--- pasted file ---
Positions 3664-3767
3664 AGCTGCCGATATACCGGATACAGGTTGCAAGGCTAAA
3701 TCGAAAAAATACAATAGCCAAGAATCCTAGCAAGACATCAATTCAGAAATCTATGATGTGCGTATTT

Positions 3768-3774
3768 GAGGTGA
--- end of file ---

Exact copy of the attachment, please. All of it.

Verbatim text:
Positions 3664-3767
3664 AGCTGCCGATATACCGGATACAGGTTGCAAGGCTAAA
3701 TCGAAAAAATACAATAGCCAAGAATCCTAGCAAGACATCAATTCAGAAATCTATGATGTGCGTATTT

Positions 3768-3774
3768 GAGGTGA